28 April 2010

Timed Map of Europe's Airspace Rebooting

Yeah, I'm a nerd. Get on board. This is crazy cool.

Airspace Rebooted from ItoWorld on Vimeo.

09 April 2010

Read This Now

I just finished reading Sag Harbor, a novel by Colson Whitehead.

I apologize that the title is italicized instead of underlined, as I know that is really going to bother some of you. If you know the html coding for how to get underlining to happen, let me know and I'll be happy to change it. Otherwise I recommend underlining it yourself on your monitor using a permanent marker. But I digress.

I hate reviewing books, but I want you to read this one, so I've devised an express format:

Sag Harbor is a community in the Hamptons on Long Island that has a historically black settlement in it, populated by wealthy, professional black people from the five boroughs. The story is set in that community, and reflects the dichotomy that having parallel wealthy, but racially divided, communities creates. That separation occupies a surprisingly large amount of both the novel, and the character's emotional space. But really it's about two brothers that spend the summer in Sag Harbor at their family's summer house, largely unsupervised, and the broad possibility of re-invention that a summer alone brings.

Language: Sometimes lyrical, always lush, you'll want to lick it from the page. Also: sometimes there is early 80's rap used, and it's hilarious to read Whitehead's description of why rap was important.

Point: Call me unprepared, but I had never thought about the fact that a wealthy, successful class of black people wouldn't have had anyplace to go. Now that I've thought about it, I want to know more. It must feel like the way that being gay used to be harder but also it was more of a club, and now that it's more accepted it feels like less of a bond. Difficult.

Counterpoint: But not really about the separation of wealthy blacks and whites, really about the awkwardness of trying to transform yourself from a boy into a man.

Hilarity?: Oh, in spades. Re: Early 80s rap lyrics, trying to sneak into a club by dressing as a preppy kid, stealing old coke because new coke was terrible and your stockpile was dwindling, summer jobs scooping ice cream, turf wars over what is acceptable white culture and what is not. Apparently, Kraftwerk was ok.

Tragedy?: There is a passage where the main character's dad gets drunk and angry as he prepares to grill some chicken, the number of drinks punctuated by the onomatopoeia of the liquor cabinet quietly opening and closing as refills are poured. The quiet, assumedly-pleasurable process of getting ready to barbecue takes on the milestone-counting quality of a march to doom, punctuated by the sound of the liquor cabinet door. The tension was delicious.

Thanks for the Support

Thanks everyone for your overly kind pep-talks. I was just, in the words of Kath and Kim, an excellent Australian comedy, "feeling a lot of feelings, deep within myself." Josh passed, I'm excited, crisis solved.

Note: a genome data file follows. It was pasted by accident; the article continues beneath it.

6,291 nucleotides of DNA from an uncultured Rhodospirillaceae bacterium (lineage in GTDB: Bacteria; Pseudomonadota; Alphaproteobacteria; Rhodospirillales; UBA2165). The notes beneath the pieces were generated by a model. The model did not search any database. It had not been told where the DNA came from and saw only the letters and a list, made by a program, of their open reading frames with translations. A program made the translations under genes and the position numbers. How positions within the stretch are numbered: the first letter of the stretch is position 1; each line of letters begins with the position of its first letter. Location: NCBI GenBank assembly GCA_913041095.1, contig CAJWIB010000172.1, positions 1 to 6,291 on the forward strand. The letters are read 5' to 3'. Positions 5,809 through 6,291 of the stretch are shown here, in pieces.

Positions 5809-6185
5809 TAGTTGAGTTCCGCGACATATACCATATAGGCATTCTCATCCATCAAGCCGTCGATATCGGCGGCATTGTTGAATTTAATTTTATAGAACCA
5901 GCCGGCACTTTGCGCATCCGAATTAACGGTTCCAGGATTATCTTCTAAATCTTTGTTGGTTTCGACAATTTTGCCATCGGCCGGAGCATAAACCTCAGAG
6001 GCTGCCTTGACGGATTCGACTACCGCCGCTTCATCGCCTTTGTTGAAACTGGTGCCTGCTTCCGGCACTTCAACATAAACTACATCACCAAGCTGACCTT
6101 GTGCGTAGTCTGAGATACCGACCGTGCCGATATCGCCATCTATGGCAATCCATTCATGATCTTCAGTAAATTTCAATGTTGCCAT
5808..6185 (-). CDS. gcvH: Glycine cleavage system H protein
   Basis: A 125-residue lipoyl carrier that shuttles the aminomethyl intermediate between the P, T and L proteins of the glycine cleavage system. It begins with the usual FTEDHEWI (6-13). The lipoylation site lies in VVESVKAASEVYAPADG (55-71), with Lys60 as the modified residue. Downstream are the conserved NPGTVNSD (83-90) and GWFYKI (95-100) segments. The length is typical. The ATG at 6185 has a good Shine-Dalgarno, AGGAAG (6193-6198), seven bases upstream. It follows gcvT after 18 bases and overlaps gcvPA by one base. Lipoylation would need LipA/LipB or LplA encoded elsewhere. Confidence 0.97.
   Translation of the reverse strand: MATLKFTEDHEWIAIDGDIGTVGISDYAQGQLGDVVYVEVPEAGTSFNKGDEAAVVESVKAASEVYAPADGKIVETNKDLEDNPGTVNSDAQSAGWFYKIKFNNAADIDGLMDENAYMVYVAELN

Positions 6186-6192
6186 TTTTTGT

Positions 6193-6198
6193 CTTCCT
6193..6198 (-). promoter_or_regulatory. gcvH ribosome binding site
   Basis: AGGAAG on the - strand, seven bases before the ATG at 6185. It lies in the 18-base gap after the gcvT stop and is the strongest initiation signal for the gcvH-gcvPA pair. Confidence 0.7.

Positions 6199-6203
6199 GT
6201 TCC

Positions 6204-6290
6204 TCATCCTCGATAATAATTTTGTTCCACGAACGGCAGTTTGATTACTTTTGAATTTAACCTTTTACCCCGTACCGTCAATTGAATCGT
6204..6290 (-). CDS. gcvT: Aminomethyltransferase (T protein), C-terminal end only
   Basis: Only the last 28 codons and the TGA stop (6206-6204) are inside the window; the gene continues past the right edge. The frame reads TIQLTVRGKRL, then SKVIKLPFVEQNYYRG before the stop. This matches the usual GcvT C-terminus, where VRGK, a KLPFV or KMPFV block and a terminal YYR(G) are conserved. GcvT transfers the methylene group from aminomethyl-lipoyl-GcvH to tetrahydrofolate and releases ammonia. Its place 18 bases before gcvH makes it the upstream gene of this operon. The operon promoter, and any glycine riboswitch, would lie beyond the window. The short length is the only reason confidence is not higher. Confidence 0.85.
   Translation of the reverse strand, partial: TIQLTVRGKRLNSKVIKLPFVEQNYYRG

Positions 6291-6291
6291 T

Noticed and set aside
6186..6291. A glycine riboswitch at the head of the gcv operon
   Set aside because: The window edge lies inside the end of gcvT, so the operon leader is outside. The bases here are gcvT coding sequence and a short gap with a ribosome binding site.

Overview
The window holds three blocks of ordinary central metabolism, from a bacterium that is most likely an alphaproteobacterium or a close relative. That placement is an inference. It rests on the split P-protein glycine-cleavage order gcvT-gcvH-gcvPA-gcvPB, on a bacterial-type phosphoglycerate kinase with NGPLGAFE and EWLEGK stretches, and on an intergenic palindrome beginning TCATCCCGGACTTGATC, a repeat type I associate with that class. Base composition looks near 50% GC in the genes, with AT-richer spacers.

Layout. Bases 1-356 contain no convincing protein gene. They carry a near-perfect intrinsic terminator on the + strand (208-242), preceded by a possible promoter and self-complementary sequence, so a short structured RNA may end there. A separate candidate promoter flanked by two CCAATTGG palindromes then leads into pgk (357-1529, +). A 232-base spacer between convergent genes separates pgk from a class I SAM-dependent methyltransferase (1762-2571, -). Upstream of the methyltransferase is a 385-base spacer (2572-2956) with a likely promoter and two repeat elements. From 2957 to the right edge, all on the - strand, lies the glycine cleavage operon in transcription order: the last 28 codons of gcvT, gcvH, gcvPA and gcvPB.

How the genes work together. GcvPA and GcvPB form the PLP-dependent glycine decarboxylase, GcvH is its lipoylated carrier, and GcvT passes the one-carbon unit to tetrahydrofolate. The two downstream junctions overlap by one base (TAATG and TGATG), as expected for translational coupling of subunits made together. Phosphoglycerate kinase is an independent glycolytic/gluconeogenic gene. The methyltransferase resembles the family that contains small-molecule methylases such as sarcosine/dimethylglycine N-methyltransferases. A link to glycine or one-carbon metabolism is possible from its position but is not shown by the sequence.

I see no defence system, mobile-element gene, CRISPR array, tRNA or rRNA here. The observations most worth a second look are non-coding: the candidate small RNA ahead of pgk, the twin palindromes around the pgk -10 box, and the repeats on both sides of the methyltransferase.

06 April 2010

Untitled

Josh is taking the Foreign Service Exam right now. Today's the big one; after this test they tell you if they want you or not. I dropped him off this morning after being the good boyfriend and making him lunch, and then bringing him down from his pre-stressful situation freak-out/high that he loves so much. It's the little things that keep the magic alive.


Can I put this out there, real quick? I took the Foreign Service Exam before I moved to Japan. It used to be structured differently, but I passed the first round and was invited to take the exam that Josh is taking today. And I didn't take it because I wasn't sure that I wanted to work for the State Department under George W. Bush. I know that my life would be completely different if I had passed that exam and not moved overseas at that point- I wouldn't have met Josh, I wouldn't have met most of the friends I have now, I wouldn't choose to do things differently. But still. Just this one time, be slow to judge.

I'm just a little jealous.

Josh got into school at the school where I didn't. And now he's sitting the exam for the career that I thought I wanted. And after wishing him the best, and trying to do everything I can to help him succeed, and hoping with him that he gets this thing he would be amazing at: maybe I want to be the one sitting in that room nervously trying to appear both intelligent and modest at the same time?

Don't tell anyone this part, but sometimes looking down at my scarred cook's hands, being able to cook isn't enough.

UPDATE: Josh PASSED! WHOO HOO! Beer drinking begins!

05 April 2010

Yinz are Jagoffs. Gumbands!





Josh and I had a scheduled mini-break for the weekend. It was going to be in New York- I'd bought some very romantic bus tickets to ride us up to the big lights in style, and we had grand plans of eating falafel, french fries, drinking at dive bars, and being grungy, but in an out-of-towner way. Unexpectedly, the death of a man two thousand years previous really makes people want to go to New York for the weekend, leaving, fittingly, no room at any of the inns.